As a manager, you have an important part to play in developing the vision that your organization aspires to achieve. To do this, you’ll need a good understanding of your organization's values and culture, as well as the wider public service context in which you are operating. Focusing on service improvement and better outcomes for individuals and communities, you’ll need to inspire others to share this vision and help you turn this vision into reality.
“It is not possible to manage what you cannot control and you cannot control what you cannot measure!” (Peter Drucker)
(plan–do–check–act or plan–do–check–adjust)
PDCA is an iterative four-step management method used in business for the control and continual improvement of processes and products. It is also known as the Deming circle/cycle/wheel, the Shewhart cycle, the control circle/cycle, or plan–do–study–act (PDSA). Another version of this PDCA cycle is OPDCA. The added "O" stands for observation or as some versions say: "Observe the current condition." This emphasis on observation and current condition has currency with the literature on lean manufacturing and the Toyota Production System. The PDCA cycle, with Ishikawa’s changes, can be traced back to S. Mizuno of the Tokyo Institute of Technology in 1959.
First of all, as a manager you have to observe the current situation, before making any decision maybe you need to go down and work with every management -as one of them-beneath your management for a certain time, for this reasons:
- Closely understand the employees' potentials and skills.
- Define resources.
- Deep understanding of the current processes and activities.
- Know how the team complies with the standard.
The planning phase involves assessing a current process, or a new process, and figuring out how it can be improved upon. Knowing what types of outputs are desired helps to develop a plan to fix or improve the process. It is often easier to plan smaller changes during this phase of the plan so that they can be easily monitored and the outputs are more predictable. Establish the objectives and necessary to deliver results in accordance with the expected output (the target or goals)
The do phase allows the plan from the previous step to be enacted. Small changes are usually tested, and data is gathered to see how effective the change is.
During the check phase, the data and results gathered from the do phase are evaluated. Data is compared to the expected outcomes to see many similarities and differences. The testing process is also evaluated to see if there were any changes from the original test created during the planning phase. If the data is placed in a chart it can make it easier to see any trends if the PDCA cycle is conducted multiple times. This helps to see what changes work better than others and if said changes can be improved as well.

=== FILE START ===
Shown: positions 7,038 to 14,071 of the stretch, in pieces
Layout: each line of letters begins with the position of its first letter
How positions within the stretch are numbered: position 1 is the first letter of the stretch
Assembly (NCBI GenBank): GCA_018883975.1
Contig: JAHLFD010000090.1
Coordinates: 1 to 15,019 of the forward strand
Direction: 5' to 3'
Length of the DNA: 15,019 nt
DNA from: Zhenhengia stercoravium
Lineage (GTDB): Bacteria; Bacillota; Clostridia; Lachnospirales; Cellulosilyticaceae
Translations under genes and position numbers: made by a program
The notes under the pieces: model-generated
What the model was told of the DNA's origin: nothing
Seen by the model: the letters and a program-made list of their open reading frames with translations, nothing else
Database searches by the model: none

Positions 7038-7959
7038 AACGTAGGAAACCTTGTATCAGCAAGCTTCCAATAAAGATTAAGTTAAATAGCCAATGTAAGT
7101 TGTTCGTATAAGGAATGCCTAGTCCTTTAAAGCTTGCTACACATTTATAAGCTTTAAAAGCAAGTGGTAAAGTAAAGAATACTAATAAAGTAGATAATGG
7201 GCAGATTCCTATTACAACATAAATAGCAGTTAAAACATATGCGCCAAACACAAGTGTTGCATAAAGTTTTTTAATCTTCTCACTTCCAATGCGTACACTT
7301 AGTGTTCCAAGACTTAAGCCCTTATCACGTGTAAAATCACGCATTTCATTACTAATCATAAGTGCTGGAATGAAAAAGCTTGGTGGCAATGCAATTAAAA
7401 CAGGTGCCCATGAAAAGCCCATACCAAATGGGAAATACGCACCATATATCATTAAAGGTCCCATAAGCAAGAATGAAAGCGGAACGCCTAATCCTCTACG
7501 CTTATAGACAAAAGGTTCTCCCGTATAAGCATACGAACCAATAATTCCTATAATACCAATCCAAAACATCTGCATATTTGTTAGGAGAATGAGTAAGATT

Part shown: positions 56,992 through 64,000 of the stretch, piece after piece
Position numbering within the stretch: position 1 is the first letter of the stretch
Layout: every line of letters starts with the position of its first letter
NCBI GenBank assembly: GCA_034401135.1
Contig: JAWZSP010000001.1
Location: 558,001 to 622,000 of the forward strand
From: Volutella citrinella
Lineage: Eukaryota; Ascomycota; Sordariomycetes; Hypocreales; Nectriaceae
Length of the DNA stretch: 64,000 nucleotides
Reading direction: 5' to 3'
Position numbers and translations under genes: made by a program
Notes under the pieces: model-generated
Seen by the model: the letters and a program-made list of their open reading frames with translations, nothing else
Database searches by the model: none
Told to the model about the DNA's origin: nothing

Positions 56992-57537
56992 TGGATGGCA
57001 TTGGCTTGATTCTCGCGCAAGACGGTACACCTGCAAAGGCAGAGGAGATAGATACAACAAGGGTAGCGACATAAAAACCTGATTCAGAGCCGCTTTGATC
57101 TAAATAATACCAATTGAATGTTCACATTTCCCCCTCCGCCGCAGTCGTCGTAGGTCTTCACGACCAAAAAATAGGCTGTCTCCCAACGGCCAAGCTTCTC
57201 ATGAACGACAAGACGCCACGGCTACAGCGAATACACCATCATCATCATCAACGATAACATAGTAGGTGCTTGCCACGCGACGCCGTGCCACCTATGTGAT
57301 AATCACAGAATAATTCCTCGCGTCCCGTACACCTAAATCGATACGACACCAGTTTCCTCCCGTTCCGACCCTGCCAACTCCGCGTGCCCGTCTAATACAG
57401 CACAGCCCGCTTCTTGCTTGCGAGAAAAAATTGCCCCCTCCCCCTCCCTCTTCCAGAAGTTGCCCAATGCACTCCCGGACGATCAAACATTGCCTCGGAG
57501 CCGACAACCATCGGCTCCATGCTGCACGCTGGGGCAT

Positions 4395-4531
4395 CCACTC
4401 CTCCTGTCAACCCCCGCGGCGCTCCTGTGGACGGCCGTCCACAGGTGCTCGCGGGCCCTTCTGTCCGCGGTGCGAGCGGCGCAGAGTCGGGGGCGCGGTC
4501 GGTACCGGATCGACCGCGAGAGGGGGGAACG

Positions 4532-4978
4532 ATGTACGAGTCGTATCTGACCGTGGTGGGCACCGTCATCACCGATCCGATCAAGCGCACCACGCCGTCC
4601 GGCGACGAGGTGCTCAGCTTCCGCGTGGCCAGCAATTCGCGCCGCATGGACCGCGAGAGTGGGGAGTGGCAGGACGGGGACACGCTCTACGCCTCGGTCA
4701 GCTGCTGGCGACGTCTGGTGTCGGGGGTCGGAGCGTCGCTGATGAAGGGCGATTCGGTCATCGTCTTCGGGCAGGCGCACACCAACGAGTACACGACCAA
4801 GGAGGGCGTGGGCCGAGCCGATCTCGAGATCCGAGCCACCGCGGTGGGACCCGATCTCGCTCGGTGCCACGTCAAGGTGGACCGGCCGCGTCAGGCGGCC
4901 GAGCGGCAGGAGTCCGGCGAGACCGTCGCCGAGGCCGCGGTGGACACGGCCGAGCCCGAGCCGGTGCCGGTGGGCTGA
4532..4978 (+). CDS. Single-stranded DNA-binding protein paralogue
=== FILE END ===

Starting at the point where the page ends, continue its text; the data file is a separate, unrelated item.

Example: KPIs, Gap analysis, or Appraisals
If the check phase shows that the planning phase which was implemented in do phase is an improvement to the prior standard (baseline), then that becomes the new standard (baseline) for how the organization should act going forward (new standards are thus said to be enACTed). Instead, if the check phase shows that the planning phase which was implemented in do phase is not an improvement, then the existing standard (baseline) will remain in place. In either case, if the check phase showed something different than expected (whether better or worse), then there is some more learning to be done... and that will suggest potential future PDCA cycles. Note that some who teach PDCA assert that the act phase involves making adjustments or corrective actions, but generally it would be counter to PDCA thinking to propose and decide upon alternative changes without using a proper plan phase, or to make them the new standard (baseline) without going through doing and check steps.
The adjust phase is the alternative version of the active phase. Once PDCA has been run multiple times, the process generally has enough information for it to be considered a new standard. This is usually completed in the action phase. The adjust phase allows the process to continue to be monitored after the changes have been implemented and fix them accordingly. Doing this lets the PDCA cycle truly be for continuous improvement instead of changing a process and letting it become inefficient again.